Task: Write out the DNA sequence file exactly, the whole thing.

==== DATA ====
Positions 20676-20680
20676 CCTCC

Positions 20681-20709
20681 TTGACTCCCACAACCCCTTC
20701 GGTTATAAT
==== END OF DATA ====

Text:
Positions 20676-20680
20676 CCTCC

Positions 20681-20709
20681 TTGACTCCCACAACCCCTTC
20701 GGTTATAAT